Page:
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Md. House overrides Hogan veto of school start date bill

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The inside of the General Assembly chambers in Annapolis. Photo by Roxanne Ready, via Flickr, used with a Creative Commons license.

By Daniel Oyefusi
Capital News Service

ANNAPOLIS—Maryland school districts will now have the ability to again start their school year before Labor Day, overturning a previous executive order by Republican Gov. Larry Hogan.

One day after the Maryland Senate voted to override Hogan’s veto of a bill that would give power to local school boards to determine their respective calendars, the House of Delegates voted Friday to override the measure as well.

The House voted 93-43 to join the Senate in overriding Hogan’s veto.

Delegate Anne Healey (D-Prince George’s County), who served on a year-long task force to study a post-Labor Day start for Maryland public schools, said Hogan’s veto “short circuited” the work of the task force.

Healey said more flexibility was required for schools that needed to account for additional religious holidays and athletics.

Delegate Haven Shoemaker (R-Carroll County) argued against overriding the veto, pointing to numerous businesses that would benefit from the additional week of summer vacation.

On Thursday, the Senate voted 32-15 along party lines to override Hogan’s veto.

Hogan on Wednesday vetoed Senate bill 128, saying that the legislation “unravels years of bipartisan work and study” and citing polls revealing that the bill runs counter to the wishes of most Marylanders.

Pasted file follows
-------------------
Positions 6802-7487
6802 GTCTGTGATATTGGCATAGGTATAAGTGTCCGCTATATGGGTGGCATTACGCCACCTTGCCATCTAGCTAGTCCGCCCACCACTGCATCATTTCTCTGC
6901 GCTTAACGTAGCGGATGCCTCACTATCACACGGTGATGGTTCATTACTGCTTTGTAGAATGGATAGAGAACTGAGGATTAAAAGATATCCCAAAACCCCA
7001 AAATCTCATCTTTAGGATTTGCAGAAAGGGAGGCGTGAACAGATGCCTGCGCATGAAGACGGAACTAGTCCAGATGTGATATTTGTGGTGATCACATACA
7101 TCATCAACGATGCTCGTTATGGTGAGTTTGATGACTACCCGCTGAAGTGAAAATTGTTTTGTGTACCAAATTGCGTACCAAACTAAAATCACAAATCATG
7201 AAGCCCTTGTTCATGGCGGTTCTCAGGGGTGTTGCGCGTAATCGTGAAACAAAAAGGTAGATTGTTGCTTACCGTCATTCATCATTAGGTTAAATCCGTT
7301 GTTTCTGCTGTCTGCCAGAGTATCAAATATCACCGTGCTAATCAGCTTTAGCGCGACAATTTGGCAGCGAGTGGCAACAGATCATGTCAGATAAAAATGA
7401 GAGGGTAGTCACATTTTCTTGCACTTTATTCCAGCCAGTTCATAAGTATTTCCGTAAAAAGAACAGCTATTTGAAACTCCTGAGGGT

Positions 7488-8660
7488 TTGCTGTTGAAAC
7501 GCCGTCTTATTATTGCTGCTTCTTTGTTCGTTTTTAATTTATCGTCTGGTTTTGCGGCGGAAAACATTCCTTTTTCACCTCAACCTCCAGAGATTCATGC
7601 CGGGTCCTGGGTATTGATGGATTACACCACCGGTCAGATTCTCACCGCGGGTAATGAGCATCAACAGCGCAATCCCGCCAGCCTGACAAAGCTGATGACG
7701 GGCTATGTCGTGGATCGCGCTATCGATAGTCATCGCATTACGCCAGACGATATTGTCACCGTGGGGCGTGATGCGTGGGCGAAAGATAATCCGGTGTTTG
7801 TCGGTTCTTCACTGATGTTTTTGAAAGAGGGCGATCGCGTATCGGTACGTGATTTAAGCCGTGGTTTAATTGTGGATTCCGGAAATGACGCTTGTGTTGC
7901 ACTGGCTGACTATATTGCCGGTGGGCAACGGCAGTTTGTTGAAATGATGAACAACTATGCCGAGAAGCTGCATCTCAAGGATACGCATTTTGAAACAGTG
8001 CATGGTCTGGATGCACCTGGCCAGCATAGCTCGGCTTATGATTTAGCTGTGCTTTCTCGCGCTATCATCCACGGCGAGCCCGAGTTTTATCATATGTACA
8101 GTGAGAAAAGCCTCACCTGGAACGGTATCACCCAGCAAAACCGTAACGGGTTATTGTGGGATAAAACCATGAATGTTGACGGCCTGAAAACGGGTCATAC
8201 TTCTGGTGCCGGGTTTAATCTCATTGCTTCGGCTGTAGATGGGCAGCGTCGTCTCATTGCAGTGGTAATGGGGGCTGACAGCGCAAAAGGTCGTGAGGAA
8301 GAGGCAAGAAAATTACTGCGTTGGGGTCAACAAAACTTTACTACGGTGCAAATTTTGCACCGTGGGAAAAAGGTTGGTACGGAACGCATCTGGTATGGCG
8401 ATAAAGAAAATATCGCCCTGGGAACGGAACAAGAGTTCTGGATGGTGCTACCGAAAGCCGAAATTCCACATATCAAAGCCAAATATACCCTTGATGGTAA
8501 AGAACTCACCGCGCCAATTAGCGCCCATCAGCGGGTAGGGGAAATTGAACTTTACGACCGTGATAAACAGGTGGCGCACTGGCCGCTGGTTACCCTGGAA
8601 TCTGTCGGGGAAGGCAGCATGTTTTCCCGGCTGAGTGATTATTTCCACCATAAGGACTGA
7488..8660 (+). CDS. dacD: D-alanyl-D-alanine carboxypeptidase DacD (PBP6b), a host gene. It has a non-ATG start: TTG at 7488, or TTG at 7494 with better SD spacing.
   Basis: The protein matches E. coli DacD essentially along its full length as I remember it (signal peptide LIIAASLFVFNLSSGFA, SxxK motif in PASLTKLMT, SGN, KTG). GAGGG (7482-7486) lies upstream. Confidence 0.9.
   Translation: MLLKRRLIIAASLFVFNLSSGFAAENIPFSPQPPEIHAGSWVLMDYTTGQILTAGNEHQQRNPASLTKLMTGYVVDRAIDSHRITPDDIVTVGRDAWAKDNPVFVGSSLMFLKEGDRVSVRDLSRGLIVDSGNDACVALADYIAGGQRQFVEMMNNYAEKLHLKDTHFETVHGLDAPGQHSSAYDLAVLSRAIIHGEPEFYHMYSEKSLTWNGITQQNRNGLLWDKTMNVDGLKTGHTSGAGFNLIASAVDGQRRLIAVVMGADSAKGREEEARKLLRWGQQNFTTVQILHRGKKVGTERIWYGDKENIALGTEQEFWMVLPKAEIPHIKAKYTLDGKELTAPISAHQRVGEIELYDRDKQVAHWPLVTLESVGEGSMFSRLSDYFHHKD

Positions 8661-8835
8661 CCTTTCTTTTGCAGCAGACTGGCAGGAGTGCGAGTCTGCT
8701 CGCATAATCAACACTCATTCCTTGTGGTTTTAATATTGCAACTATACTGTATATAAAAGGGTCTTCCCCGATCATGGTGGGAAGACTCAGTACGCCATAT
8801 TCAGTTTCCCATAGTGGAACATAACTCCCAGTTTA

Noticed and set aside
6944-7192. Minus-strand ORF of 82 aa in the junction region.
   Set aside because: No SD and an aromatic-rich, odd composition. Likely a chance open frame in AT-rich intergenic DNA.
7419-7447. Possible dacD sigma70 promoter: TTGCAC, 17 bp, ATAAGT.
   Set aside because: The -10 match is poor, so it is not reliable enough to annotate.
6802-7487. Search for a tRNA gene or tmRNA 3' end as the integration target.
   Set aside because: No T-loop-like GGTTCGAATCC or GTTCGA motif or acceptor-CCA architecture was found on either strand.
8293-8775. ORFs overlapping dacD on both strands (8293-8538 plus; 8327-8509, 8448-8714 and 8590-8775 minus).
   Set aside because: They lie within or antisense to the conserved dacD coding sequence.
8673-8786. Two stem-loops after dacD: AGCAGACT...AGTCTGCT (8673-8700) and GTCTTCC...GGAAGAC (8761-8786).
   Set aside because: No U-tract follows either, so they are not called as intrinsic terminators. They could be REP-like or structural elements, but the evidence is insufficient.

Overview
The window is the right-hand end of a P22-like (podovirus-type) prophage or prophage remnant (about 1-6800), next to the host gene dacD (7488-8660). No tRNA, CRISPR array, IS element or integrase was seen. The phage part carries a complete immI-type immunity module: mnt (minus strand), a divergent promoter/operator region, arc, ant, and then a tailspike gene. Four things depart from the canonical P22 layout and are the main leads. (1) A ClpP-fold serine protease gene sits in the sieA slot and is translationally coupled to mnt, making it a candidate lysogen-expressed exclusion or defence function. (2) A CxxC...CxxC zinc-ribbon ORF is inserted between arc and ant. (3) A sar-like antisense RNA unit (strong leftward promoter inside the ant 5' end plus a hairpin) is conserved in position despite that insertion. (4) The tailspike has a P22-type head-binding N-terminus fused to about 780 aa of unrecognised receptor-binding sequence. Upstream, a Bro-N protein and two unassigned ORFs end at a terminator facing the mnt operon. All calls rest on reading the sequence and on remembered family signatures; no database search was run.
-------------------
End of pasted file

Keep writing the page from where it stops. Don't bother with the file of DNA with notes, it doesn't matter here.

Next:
The bill, sponsored by Sen. Paul Pinsky (D-Prince George’s County), overturns Hogan’s 2016 executive order mandating schools start after Labor Day.

“The executive order does not respect the diversity of our state,” said Del. Eric Luedtke (D-Montgomery County).

This was the last of three veto overrides to occur this week. Both chambers also voted Thursday to override Hogan’s veto of a bill to strip alcohol and tobacco regulation from the state comptroller, and a bill to gradually increase the minimum wage to $15.

CNS reporter Natalie Jones contributed to this story.

Discount carrier Wow Air shutters, leaving BWI passengers stranded

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Photo by Oliver Holzbauer, via Flickr

By Alex Rychwalski
Capital News Service

The Wow Air counter at Baltimore-Washington International Thurgood Marshall Airport, usually buzzing with travelers and employees, sat barren without a soul on Thursday, a stark symbol of the airline’s sudden closure.

Legislators override two of Gov. Hogan’s bill vetoes

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Gov. Larry Hogan delivers his State of the State Address in Annapolis, Maryland, on January 29, 2019. (Daniel Oyefusi/Capital News Service)

By Natalie Jones
Capital News Service

ANNAPOLIS — One day after Maryland Gov. Larry Hogan (R) vetoed three bills on $15 minimum wage, school districts setting their own calendars and stripping alcohol and tobacco regulation from the state comptroller, the Maryland General Assembly fought back to override him Thursday.

Maryland may expand electric vehicle tax credits

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Photo by Martin Falbisoner, via Wikimedia Commons

By Charlie Youngmann
Capital News Service

ANNAPOLIS — Maryland state legislation could increase the tax credit received for electric cars to $3,000 per vehicle.

Marylander’s currently receive $100 times the number of kilowatt-hours of the battery capacity of their electric vehicle with a maximum of $3,000. With this bill, each new electric vehicle purchased will count for $3,000 regardless of battery size.

Del. Jay Jalisi unanimously reprimanded by House